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Old 04-26-2016, 07:23 AM   #21
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Originally Posted by kulas44 View Post
Dave Gerr goes into great detail about tank installation in his book "boat owners mechanical and electrical" IIRC or similar. 3M 7200 is the next step past 5200, horrible stuff. Sets up harder than 5200. Just another "small" thing that most folks here have never heard of. That list is long.
Hmm... I guess I'm one of those folks that has never heard of either of those two "small" things. Gere's book by that name nor 3M 7200.

I've heard of 3M 740 and 760 but never 7200. Can you post a link?
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Old 04-26-2016, 07:52 AM   #22
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Ok, I did say I mis spoke, so the book is By Dave Gerr, Boat Mechanical Systems Handbook. Concerning tank coatings p. 85, under the heading of Aluminum Tank Preservation. As for 3M 7200, I cant find a thing. Its been at least 10 years since I used any (if that was in fact 3M 7200) and I think I got it at West Marine in Galveston Tx. I re gooped some salon windows with it. Lately I have been using Window Weld polyurethane when I need a permanent "stick". Mostly because of availability. For the tank/neoprene application 5200 would be ok.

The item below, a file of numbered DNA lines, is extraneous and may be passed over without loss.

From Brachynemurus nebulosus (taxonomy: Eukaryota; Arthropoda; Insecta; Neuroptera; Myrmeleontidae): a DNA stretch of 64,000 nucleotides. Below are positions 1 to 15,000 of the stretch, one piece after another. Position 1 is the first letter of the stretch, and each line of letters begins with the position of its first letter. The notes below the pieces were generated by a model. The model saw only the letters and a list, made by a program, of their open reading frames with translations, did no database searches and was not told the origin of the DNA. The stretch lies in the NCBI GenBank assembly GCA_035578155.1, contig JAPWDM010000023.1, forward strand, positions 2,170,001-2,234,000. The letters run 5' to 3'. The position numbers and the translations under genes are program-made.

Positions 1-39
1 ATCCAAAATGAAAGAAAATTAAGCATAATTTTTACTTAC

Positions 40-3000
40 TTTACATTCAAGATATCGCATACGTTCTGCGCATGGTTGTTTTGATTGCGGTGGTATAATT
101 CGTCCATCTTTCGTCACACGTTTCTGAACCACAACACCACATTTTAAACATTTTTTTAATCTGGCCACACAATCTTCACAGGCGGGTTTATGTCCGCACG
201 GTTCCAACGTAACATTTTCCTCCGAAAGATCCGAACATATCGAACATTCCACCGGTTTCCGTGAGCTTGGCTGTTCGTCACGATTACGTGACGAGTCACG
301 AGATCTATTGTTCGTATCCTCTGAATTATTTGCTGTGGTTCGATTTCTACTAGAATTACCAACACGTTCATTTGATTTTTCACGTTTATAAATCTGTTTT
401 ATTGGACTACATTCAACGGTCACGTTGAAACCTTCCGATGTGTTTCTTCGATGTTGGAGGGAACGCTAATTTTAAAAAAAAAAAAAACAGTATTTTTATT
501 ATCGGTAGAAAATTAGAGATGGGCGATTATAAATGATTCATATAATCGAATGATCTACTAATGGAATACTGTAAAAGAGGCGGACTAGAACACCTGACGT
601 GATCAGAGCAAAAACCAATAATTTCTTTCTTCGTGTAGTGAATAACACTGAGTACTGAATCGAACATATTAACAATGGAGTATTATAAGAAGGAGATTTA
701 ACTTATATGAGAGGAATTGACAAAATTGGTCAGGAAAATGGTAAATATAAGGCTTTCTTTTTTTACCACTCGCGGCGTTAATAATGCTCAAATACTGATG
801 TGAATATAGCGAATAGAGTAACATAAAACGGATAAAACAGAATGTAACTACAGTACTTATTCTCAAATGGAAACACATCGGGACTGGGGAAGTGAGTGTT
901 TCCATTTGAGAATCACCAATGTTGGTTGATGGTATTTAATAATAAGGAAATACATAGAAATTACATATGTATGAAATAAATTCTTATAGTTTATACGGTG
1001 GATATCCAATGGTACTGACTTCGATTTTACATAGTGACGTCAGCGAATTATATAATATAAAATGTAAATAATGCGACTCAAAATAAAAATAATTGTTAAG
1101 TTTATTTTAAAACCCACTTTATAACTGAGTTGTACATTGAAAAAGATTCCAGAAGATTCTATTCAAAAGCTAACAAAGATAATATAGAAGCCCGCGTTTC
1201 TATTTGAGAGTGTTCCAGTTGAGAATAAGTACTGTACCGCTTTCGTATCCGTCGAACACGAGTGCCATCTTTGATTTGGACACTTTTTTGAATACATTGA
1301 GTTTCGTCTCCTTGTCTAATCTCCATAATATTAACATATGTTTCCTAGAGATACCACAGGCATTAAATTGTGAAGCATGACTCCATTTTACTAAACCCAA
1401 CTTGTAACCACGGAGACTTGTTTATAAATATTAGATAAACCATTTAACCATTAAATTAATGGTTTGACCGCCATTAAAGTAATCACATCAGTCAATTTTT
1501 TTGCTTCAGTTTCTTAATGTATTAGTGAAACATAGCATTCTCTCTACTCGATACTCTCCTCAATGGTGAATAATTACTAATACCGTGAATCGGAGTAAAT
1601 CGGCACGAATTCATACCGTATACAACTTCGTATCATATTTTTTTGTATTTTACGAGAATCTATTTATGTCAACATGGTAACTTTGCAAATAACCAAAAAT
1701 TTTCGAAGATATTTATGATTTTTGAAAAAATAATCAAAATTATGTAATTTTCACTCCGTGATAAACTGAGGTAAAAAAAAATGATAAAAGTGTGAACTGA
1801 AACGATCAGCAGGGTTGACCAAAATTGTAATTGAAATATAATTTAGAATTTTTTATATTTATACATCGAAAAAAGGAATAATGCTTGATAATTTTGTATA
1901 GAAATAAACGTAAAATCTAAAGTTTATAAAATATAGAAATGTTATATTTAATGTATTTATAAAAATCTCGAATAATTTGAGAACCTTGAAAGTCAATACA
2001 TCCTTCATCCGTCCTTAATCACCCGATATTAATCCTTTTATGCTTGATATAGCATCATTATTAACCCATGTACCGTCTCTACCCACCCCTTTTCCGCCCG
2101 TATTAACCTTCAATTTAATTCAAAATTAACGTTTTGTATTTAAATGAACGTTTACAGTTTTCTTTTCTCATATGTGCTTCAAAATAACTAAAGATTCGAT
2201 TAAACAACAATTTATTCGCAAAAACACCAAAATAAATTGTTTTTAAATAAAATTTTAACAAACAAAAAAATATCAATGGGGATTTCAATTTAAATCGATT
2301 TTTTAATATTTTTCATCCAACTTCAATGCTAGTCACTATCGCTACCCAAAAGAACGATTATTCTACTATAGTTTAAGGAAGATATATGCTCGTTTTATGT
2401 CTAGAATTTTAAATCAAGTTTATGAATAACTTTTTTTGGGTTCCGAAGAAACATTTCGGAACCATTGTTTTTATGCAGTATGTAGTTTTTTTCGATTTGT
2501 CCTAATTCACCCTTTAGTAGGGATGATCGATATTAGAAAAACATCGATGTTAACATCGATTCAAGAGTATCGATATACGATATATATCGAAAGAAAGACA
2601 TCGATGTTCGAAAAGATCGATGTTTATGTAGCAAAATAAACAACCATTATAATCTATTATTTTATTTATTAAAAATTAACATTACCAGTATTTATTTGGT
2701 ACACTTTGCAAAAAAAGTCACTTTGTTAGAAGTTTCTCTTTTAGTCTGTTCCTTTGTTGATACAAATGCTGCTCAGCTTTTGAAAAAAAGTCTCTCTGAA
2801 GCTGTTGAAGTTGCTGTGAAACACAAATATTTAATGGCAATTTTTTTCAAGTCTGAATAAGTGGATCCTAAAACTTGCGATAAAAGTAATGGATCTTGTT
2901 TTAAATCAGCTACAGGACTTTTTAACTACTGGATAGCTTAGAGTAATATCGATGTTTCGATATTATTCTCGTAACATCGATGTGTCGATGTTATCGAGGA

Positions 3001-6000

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Old 04-26-2016, 10:18 AM   #23
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Just musing here but I wonder if something like Rhino Liner spray truck bed coating would be ok. It tough as heck to stand up to the abuse some of it sees in pickup truck beds.

Just as long as the prep. is done.



I'll look up Dave Gerr's book. I don't have them all clearly, even though I thought I did.
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Old 04-26-2016, 10:30 AM   #24
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I have used truck bedliner on a couple of aluminum boats. No primer, just straight to the clean metal. It takes a beating pretty good. Metal prep is important. Rougher is better, and etch with acid. I like ExtremeLiner sold on ebay. Its a 2 part polyurethane. Comes with instructions and spray gun. For a tank I would use the finest rubber granules. I know you dont really need nonskid on a fuel tank, but the rubber is a big part of why this type of polyurethane is so tuff. And it looks good.